The Sanctuary of Nuestra Señora de Cura perches on top of Puig de Randa (543 m). It is the highest point in the centre of the island and is one of Mallorca’s sacred mountains. The legends, the vestiges of worship and the hypotheses about its habitability immerse us into the mystery of history. Near the top of the mountain there are remains of a defense castle from Islamic times and since the conquest of Jaime I (1229) there have been indications that the mountain is considered an ideal place to live an ascetic and contemplative life. The first documented record which confirms this hypothesis appears in the Vida Coetania – the Ramon Llull autobiography, written in 1311.

Ramon Llull (1232-1316) received his divine “enlightment” here around 1274, according to the book cited above. He thus initiated his intense and extensive intellectual and missionary lifework, dedicated to a new world order and the reform of the church and introducing an innovative philosophical system. A model of thought that, from the end of the 13th to the 21st century, has been the object of study and inspiration in all fields of knowledge. During the second half of the 14th century, the mountain consolidated its position as a religious space and as a place of veneration and contemplation. Llull’s followers were attracted by the location and continued the project started upon by their master, and established a hermitage and a place of learning. In 1394, the Bishop of Mallorca, Luis de Prades, testified that hermits resided permanently in the surroundings.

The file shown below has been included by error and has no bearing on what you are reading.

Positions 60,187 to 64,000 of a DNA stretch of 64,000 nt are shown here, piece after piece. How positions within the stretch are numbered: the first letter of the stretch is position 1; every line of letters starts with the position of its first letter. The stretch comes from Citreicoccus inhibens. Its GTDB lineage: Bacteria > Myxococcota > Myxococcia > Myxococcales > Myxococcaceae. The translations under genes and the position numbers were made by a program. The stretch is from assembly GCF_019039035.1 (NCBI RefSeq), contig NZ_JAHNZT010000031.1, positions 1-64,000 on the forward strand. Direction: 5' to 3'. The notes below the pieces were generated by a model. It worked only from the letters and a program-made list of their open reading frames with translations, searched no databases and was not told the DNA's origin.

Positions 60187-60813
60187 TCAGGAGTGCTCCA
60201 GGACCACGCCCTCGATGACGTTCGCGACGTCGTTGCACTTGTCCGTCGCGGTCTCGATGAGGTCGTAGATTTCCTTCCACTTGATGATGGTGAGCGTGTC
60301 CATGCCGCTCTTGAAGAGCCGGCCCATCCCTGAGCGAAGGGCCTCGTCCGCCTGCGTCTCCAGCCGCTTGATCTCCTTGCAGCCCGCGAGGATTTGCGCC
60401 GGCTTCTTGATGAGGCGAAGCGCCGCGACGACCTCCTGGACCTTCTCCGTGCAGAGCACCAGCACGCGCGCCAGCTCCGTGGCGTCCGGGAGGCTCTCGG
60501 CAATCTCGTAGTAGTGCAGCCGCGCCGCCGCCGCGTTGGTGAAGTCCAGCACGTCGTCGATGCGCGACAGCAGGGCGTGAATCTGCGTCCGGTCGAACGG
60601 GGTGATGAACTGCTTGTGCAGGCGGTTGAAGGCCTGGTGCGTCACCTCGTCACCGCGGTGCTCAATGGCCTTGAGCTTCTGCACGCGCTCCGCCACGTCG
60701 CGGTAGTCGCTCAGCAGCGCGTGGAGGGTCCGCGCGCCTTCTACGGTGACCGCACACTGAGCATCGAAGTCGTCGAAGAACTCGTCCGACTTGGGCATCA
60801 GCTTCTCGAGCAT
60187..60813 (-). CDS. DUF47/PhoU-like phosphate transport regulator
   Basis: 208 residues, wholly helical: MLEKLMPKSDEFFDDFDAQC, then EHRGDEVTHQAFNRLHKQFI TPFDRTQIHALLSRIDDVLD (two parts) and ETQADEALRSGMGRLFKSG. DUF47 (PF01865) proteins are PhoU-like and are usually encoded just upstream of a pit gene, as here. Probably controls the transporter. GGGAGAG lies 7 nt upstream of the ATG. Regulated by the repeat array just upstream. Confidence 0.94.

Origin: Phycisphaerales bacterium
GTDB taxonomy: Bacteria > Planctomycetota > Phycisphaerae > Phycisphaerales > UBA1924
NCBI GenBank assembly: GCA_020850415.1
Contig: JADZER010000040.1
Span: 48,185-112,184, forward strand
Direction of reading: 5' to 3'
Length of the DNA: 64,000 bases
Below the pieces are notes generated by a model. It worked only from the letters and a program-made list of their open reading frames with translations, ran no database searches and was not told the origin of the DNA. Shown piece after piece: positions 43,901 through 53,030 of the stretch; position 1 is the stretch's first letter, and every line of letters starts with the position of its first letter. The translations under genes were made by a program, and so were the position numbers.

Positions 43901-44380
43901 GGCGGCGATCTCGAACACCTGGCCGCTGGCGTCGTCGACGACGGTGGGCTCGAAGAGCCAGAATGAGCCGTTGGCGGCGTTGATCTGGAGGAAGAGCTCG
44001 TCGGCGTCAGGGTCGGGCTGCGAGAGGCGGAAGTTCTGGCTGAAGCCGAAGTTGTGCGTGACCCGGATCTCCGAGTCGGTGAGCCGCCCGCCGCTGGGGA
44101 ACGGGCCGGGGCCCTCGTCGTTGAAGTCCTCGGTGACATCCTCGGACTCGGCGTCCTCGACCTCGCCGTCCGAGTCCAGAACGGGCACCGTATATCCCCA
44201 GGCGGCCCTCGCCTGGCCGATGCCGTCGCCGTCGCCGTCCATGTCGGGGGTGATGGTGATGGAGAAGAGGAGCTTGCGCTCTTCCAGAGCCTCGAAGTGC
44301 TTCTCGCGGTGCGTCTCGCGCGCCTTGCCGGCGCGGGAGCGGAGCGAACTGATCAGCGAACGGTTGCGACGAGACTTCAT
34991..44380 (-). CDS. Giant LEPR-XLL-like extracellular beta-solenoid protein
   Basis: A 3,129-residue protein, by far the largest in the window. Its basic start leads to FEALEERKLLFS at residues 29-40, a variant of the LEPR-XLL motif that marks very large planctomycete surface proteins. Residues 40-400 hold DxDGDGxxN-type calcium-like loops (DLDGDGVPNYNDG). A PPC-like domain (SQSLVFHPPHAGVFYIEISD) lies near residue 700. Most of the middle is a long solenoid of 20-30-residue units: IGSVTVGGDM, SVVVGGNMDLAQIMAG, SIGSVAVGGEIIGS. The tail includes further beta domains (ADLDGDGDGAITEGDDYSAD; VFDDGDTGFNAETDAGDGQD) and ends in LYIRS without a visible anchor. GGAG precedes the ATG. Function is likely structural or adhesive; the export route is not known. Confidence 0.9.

From the fifteenth century until the first third of the nineteenth century, the tiny Lulian hermitage gave way to a shrine dedicated to Nuestra Señora de Cura, whose stone image dated from the fifteenth century can been seen in the oratory. Next to the oratory is the Grammar School, founded first as the Lulian School (Pere Joan Llobet) and later run by various patrons and humanists of the 15th and 16th centuries, that became one of the three great grammar schools of Mallorca managed by the city of Palma. The Sanctuario de Cura has for centuries combined a threefold dimension: Marian devotion, Lulian devotion and knowledge. The Grammar Classroom, built in the 17th century, and the Marian oratory, make up the main buildings of a glorious past. Because of its location, in the center of the island, and due to its physical characteristics, it was the centre of important agricultural-related religious celebrations, such as the “blessing of the fruits”, whose origin goes back to the medieval period and has been documented since the 16th century.

When the Grammar School closed (around 1830), the sanctuary entered a period of decay and neglect. The worship of the Virgin and other celebrations declined during this period and the priests in charge of the sanctuary could not maintain the premises. For seventy years the buildings suffered much deterioration, as can be seen in the photographs taken in the early twentieth century.

In the summer of 1913, the Bishop of Mallorca, Pere Joan Campins commissioned the Third Order Regular of St. Francis (TOR) to renovate the buildings and restore the veneration of the Virgin and devotion to Ramon Llull. Thus, over the past one hundred years, TOR has transformed the place into a modern sanctuary. The construction of the present monastery, the guestrooms and the quarters for the brothers began in 1947. The image of the Virgin was given its papal coronation in 1955. The current restaurant and the quarters of the main building of the monastery were inaugurated in 1956 as headquarters for Franciscan novices. The Randa liqueur, with a formula patented by the brothers, is one of their own products that the visitor can enjoy today.